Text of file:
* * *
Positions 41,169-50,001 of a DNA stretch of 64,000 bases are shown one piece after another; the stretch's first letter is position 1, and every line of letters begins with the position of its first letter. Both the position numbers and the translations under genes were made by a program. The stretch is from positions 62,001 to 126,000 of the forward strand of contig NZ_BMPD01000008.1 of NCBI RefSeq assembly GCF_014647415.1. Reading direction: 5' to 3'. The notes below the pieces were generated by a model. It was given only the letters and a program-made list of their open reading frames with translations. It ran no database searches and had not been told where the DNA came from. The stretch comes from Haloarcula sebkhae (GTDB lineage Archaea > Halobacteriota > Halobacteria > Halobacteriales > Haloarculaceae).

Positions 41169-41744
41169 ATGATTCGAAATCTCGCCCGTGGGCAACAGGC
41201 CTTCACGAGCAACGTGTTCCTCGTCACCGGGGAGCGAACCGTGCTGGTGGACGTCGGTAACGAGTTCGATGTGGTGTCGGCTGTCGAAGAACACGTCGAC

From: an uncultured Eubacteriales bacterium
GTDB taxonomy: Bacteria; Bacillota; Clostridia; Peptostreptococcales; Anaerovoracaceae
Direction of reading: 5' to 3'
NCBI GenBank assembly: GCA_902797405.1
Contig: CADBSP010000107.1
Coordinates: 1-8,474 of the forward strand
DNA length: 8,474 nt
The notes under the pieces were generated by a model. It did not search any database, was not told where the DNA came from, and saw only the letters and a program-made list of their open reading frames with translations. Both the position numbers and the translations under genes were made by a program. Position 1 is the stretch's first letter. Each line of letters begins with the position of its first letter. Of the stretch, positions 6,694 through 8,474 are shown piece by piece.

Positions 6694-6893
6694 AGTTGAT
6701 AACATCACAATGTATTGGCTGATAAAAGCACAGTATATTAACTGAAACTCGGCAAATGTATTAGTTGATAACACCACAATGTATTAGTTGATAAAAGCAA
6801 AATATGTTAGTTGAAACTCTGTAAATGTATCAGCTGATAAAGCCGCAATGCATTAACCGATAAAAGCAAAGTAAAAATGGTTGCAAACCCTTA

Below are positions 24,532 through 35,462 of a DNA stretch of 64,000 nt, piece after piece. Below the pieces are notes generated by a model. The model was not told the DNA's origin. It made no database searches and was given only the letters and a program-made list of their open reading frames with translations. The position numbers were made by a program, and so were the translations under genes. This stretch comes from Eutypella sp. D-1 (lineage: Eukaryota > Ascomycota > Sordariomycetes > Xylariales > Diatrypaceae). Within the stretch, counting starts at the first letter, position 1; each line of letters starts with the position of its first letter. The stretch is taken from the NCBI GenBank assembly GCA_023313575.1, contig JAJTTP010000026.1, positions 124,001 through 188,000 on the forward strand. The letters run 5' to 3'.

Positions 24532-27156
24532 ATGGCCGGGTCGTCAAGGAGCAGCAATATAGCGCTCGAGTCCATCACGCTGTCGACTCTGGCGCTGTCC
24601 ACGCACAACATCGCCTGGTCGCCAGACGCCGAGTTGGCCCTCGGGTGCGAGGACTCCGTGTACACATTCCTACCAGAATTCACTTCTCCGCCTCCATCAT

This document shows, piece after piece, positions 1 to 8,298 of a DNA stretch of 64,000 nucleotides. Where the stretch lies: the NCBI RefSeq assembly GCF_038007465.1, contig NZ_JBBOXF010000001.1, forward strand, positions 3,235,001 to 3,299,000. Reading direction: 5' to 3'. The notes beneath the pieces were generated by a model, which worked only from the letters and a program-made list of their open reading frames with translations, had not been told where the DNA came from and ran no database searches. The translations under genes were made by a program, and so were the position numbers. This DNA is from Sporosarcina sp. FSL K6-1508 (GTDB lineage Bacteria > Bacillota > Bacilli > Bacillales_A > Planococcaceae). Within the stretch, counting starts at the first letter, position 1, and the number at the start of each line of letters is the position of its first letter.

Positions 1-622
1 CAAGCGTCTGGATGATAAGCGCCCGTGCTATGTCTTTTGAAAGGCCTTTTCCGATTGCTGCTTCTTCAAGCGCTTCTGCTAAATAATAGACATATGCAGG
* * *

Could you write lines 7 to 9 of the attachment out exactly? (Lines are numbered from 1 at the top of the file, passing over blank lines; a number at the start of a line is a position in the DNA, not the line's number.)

Direction of reading: 5' to 3'
NCBI GenBank assembly: GCA_902797405.1
Contig: CADBSP010000107.1